I thought that last point was interesting. If the source of the information is able to “profit” from the data they are sharing should be be cautious?” I really appreciated the characteristics of an information literate person:

  1. Identify
  2. Find
  3. Evaluate
  4. Apply
  5. Acknowledge

I am just wondering is any source truly neutral? My final point is that I can really appreciate the amount of anxiety that this must cause in our students. On the ISTE website there is a link below to help students know when they need to unplug from technology and help them regain their balance.


What do you think are the best ways as teachers we can model to our students how to strive for balance in an information overload environment?

9 Elements of Digital Citizenship and Treaty Education

In my last blog post we discussed the issue of Copyright Laws in Canada and how it applies to Indigenous Culture. Depending on which side of the fence you stand on will determine who will be identified as the owner of the intellectual property. As I wrote previously, “The question that should be discussed is who are the true owners of Indigenous knowledge? Is it the author who writes about Indigenous knowledge or the Indigenous people/community? So how do we ethically address this issue in the classroom setting?

RESPECT/Digital Etiquette

As a result of ED&I 832 it was decided that we needed to form an Indigenous Advisory Committee to ensure that we are implementing treaty education in classes with the use of technology in a respectful manner. Oral tradition is very important when discussing Indigenous Culture. One area we found that was a learning curve was that electronic standards of conduct or procedure could differ from one Indigenous Community to another. For example the Indigenous Advisory Committee mentioned that no video or audio recording can be used during sacred ceremonies. A question was asked in that discussion pertaining to students. It was asked “How many students would pull their phone out and capture it on their device”? Advisory Committee acknowledged that this is a concern that Indigenous and Non-Indigenous students may not realize the proper etiquette when it comes to technology use in the context of Indigenous culture.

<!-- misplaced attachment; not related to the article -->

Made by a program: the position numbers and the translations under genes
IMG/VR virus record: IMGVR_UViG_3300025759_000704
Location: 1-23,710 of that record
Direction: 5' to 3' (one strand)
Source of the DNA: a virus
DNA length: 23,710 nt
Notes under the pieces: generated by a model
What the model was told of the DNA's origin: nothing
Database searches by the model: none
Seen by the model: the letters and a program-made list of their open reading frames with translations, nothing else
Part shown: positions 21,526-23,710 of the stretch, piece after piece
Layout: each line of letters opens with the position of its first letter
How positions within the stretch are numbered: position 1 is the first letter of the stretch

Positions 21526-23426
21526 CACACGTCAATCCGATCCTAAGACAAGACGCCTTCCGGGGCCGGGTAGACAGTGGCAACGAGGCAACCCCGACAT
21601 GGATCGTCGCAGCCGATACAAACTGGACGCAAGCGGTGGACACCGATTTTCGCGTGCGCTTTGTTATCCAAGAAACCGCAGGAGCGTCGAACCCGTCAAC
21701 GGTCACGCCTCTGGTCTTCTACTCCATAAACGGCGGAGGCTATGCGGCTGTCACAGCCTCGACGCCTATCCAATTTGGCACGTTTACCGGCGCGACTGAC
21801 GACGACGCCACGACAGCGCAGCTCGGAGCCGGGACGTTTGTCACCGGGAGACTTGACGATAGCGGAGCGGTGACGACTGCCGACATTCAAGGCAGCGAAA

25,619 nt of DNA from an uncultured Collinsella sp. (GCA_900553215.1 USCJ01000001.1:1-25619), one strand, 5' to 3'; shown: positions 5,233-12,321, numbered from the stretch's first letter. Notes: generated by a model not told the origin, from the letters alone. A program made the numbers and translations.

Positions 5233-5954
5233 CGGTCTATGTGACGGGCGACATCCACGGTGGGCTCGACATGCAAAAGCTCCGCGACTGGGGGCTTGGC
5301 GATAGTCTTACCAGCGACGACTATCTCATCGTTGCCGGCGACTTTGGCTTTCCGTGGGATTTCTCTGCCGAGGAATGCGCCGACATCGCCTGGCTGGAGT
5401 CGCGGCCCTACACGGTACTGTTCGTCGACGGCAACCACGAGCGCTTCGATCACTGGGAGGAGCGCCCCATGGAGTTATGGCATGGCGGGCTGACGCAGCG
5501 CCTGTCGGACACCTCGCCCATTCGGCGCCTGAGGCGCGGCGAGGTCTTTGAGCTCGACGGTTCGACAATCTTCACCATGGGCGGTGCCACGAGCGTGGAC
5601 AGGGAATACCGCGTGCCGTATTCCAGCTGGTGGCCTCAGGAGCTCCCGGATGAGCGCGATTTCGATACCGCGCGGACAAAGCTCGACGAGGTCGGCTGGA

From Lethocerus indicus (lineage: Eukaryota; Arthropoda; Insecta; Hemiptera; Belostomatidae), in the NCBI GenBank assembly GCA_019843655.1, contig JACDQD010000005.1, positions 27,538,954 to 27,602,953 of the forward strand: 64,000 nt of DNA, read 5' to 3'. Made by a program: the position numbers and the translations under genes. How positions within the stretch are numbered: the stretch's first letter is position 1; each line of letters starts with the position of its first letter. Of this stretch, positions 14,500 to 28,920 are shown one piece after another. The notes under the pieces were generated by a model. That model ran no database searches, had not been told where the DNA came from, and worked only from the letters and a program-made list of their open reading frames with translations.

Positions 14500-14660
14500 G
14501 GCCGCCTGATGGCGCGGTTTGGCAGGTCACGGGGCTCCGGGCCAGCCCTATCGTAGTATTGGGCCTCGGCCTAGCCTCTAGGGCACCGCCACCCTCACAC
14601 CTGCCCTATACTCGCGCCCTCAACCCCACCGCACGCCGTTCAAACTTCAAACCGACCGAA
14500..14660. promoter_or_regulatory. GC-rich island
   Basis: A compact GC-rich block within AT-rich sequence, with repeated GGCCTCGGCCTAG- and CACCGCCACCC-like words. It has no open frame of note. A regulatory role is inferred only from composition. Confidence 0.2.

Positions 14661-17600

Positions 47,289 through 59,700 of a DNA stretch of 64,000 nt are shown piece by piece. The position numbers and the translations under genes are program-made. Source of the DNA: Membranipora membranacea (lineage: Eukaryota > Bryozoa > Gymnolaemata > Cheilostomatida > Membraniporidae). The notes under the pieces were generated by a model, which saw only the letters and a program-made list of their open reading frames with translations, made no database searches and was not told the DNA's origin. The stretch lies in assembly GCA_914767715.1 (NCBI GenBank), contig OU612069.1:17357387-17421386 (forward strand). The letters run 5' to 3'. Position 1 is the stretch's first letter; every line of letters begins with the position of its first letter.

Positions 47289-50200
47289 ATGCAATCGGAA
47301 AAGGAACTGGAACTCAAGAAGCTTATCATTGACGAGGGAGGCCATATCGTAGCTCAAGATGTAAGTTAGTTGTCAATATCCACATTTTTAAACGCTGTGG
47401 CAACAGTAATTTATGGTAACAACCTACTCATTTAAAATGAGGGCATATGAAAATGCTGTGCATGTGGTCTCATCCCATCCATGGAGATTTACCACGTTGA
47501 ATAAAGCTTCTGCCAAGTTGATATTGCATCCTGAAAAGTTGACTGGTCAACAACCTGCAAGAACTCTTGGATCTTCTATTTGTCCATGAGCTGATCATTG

EDUCATE/Digital Communication

The Advisory Committee has been providing support regarding the appropriate use of technology in the context of treaty education. One point that was stressed was the importance of Elder and Knowledge Keeper contact with the students in person or through web conferencing. They mentioned that digital communication could be used to facilitate a connection with the Indigenous Community Members. It was expressed that it is important that oral traditions be respected and students should and need the opportunity to hear it first hand from a credible source. Lastly, it was stressed that any video that is captured must be used in it’s entirety. The teacher will have guidelines regarding how to present any treaty education materials in the classroom.

PROTECT/Digital Rights and Responsibilities

In my blog I write about the Digital Divide that exists between Indigenous and Non Indigenous Communities. It is paramount that all students regardless of their cultural background receive equal access to technology. By introducing technology/Digital Citizenship to early learners are hope to help reduce the Digital Divide between Indigenous and Non-Indigenous communities.

One platform that we have selected is by using Boom Cards. The platform can be accessed at https://wow.boomlearning.com/. Also, we will be including in our treaty kits Ipads so students can express what they have learned regarding treating education and be able to share it with their peers, teachers and parents.

What are your thoughts regarding activities Early Learners can participate that would strengthen their Digital Citizenship skills?